Sawin’s status as a competitive amateur, a devoted golf fan, and now the ultimate Pebble insider makes him the perfect expert to offer XOJET members the guidance they’ll need to fine-tune their viewing experience. In honor of the sixth U.S. Open hosted by Pebble Beach, these are the six holes he’d suggest fans pay special attention to during this year’s event.
Par 5, 523 yards
“It took real audacity,” in Sawin’s view, to rout this three-shot hole up the mountainous incline that leads from its drive zone to the layup area. The triumphant result is a hole that players rave about, despite the blind second shot. The most famous shot ever played here came off the face of Tiger’s 7-iron in 2000, the year he won by an astounding 15 strokes. The shot had to escape dense rough and climb 205 yards to reach the green and hold, which it did. Today, that stretch of rough is mowed to fairway height, meaning balls drifting to the right will roll over the edge and into the penalty area. Park yourself in the massive grandstand along No. 6, and you’ll find yourself surrounded by luxe concession stands and other viewer facilities.
Par 3, 109 yards
Modern golf is about iron-pumping players with high-tech drivers bombing it 300 yards down the fairway, which makes an afternoon watching this pocket-sized par-3 all the more amazing. Snugged up to Carmel Bay, it can require a controlled pitch, or it can throw a five-club wind at you. Everyone remembers the final-round chip-in on No. 7 by Tom Kite that sparked his run to victory in 1992, under trouser-flapping conditions that had prompted Kite to hit 6-iron off the tee. Find a seat here on Sunday, and you could well see history made once more.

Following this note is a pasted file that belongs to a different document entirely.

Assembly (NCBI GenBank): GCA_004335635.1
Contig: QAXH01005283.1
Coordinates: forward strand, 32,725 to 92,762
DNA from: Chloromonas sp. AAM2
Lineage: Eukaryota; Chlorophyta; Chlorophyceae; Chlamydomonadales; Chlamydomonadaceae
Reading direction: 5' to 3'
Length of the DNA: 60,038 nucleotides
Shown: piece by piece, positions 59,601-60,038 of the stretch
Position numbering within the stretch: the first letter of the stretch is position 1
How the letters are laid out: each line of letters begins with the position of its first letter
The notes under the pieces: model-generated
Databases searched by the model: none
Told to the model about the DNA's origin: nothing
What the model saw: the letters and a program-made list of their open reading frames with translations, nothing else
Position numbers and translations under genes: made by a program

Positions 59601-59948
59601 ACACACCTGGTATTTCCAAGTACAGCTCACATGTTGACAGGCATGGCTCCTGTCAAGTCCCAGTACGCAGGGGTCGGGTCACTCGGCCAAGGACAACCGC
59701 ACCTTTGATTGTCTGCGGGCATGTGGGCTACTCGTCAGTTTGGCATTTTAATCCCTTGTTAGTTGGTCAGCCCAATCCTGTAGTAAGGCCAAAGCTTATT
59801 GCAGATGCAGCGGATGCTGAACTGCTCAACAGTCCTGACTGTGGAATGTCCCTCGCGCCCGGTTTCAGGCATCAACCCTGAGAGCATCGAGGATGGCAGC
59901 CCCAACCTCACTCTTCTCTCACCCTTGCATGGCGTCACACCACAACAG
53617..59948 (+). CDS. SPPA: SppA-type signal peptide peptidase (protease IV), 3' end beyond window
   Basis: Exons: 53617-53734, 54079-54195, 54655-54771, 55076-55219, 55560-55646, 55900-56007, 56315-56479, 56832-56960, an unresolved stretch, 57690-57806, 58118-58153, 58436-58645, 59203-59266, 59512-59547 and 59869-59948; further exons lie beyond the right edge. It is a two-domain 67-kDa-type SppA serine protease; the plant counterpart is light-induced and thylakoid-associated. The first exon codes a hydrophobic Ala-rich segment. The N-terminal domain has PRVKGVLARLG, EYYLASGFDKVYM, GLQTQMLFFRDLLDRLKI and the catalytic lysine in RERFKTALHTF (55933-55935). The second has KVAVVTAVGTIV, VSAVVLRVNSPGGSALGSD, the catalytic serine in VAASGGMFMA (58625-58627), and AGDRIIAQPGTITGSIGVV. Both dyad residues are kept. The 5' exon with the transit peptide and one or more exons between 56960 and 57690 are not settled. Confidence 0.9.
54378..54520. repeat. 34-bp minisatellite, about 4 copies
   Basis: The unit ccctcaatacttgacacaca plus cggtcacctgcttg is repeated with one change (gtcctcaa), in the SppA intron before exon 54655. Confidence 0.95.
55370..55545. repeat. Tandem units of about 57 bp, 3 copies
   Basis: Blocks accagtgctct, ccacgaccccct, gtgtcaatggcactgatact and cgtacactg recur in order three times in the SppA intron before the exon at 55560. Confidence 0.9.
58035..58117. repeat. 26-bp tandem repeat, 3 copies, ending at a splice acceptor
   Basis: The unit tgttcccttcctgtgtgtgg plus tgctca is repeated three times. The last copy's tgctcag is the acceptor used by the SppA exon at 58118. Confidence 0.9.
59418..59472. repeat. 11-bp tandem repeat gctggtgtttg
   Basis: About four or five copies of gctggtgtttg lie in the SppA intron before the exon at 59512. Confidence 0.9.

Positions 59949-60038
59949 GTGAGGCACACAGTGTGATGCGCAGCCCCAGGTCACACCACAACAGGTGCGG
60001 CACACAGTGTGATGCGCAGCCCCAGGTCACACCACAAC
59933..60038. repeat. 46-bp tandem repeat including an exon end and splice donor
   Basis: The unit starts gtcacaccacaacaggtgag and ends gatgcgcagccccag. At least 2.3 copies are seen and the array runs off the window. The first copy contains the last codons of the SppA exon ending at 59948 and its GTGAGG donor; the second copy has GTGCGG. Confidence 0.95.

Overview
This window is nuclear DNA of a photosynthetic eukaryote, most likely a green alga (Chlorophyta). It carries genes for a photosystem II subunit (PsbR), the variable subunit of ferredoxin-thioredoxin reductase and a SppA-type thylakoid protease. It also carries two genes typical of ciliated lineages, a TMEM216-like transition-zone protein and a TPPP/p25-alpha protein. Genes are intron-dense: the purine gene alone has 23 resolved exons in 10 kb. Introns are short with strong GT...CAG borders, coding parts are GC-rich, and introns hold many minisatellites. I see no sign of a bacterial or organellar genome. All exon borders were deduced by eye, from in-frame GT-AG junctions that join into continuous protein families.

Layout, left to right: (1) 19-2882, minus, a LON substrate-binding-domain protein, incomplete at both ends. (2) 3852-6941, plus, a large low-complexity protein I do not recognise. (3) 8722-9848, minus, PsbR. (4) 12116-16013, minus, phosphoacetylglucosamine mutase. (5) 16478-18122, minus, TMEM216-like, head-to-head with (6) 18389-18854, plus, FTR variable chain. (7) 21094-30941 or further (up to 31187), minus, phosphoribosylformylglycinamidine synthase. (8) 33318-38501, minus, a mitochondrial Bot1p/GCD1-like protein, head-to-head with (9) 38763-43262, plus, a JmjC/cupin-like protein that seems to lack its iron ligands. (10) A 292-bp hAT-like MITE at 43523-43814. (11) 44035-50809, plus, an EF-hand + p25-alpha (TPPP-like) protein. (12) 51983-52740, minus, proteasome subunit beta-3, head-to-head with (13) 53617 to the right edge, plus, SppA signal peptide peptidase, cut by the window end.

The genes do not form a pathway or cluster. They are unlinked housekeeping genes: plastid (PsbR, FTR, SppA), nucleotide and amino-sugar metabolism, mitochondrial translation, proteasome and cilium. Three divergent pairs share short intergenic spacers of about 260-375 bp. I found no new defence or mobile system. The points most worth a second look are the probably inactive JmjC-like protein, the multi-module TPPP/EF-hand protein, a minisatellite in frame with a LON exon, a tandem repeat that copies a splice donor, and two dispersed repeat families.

Par 4, 428 yards
Walking upslope from the tee, players prepare themselves for the sensory overload that comes with Pebble’s 8th fairway. Their next shot has to cross a chasm that is nothing short of mythical, both aesthetically and strategically. “There’s a case to be made for positioning the tee shot toward the left and also for keeping it to the right,” says Sawin. “It depends on which line appeals to you visually and is more likely to make the green receptive to your shot.”
Par 4, 495 yards
With a fairway that tilts left-to-right toward the sea, this 505-yard par-4 checks all the boxes for beauty—but you’re likely to see many players scramble here for par. Alongside the hole (and new for this U.S. Open) is Harper’s, a spectator complex with a classy food menu and an upscale merchandise tent. Enter the grounds through the Carmel Gate and you’ll come right upon it.